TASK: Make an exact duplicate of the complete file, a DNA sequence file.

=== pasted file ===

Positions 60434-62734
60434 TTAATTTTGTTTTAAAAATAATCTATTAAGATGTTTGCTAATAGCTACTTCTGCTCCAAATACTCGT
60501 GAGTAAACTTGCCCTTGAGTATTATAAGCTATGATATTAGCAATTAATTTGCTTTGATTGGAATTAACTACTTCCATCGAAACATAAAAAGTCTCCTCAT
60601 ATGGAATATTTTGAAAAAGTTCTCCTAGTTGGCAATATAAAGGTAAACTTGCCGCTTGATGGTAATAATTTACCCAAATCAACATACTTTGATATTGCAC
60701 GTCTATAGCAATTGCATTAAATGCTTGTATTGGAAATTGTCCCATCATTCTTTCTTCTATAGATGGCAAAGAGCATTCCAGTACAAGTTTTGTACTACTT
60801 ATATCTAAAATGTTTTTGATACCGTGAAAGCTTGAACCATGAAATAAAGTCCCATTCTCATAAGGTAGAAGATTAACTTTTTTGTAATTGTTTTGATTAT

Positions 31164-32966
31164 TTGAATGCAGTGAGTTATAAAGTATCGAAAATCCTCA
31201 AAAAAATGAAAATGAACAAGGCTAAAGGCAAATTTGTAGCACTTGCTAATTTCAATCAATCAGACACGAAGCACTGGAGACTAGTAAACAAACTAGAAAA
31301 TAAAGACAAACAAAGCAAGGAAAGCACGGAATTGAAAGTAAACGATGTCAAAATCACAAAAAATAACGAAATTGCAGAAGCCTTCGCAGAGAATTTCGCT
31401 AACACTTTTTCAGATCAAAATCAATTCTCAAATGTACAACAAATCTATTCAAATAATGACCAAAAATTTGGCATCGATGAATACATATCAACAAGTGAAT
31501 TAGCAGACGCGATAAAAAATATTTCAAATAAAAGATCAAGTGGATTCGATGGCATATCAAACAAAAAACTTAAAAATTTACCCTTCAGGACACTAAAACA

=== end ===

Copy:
Positions 60434-62734
60434 TTAATTTTGTTTTAAAAATAATCTATTAAGATGTTTGCTAATAGCTACTTCTGCTCCAAATACTCGT
60501 GAGTAAACTTGCCCTTGAGTATTATAAGCTATGATATTAGCAATTAATTTGCTTTGATTGGAATTAACTACTTCCATCGAAACATAAAAAGTCTCCTCAT
60601 ATGGAATATTTTGAAAAAGTTCTCCTAGTTGGCAATATAAAGGTAAACTTGCCGCTTGATGGTAATAATTTACCCAAATCAACATACTTTGATATTGCAC
60701 GTCTATAGCAATTGCATTAAATGCTTGTATTGGAAATTGTCCCATCATTCTTTCTTCTATAGATGGCAAAGAGCATTCCAGTACAAGTTTTGTACTACTT
60801 ATATCTAAAATGTTTTTGATACCGTGAAAGCTTGAACCATGAAATAAAGTCCCATTCTCATAAGGTAGAAGATTAACTTTTTTGTAATTGTTTTGATTAT

Positions 31164-32966
31164 TTGAATGCAGTGAGTTATAAAGTATCGAAAATCCTCA
31201 AAAAAATGAAAATGAACAAGGCTAAAGGCAAATTTGTAGCACTTGCTAATTTCAATCAATCAGACACGAAGCACTGGAGACTAGTAAACAAACTAGAAAA
31301 TAAAGACAAACAAAGCAAGGAAAGCACGGAATTGAAAGTAAACGATGTCAAAATCACAAAAAATAACGAAATTGCAGAAGCCTTCGCAGAGAATTTCGCT
31401 AACACTTTTTCAGATCAAAATCAATTCTCAAATGTACAACAAATCTATTCAAATAATGACCAAAAATTTGGCATCGATGAATACATATCAACAAGTGAAT
31501 TAGCAGACGCGATAAAAAATATTTCAAATAAAAGATCAAGTGGATTCGATGGCATATCAAACAAAAAACTTAAAAATTTACCCTTCAGGACACTAAAACA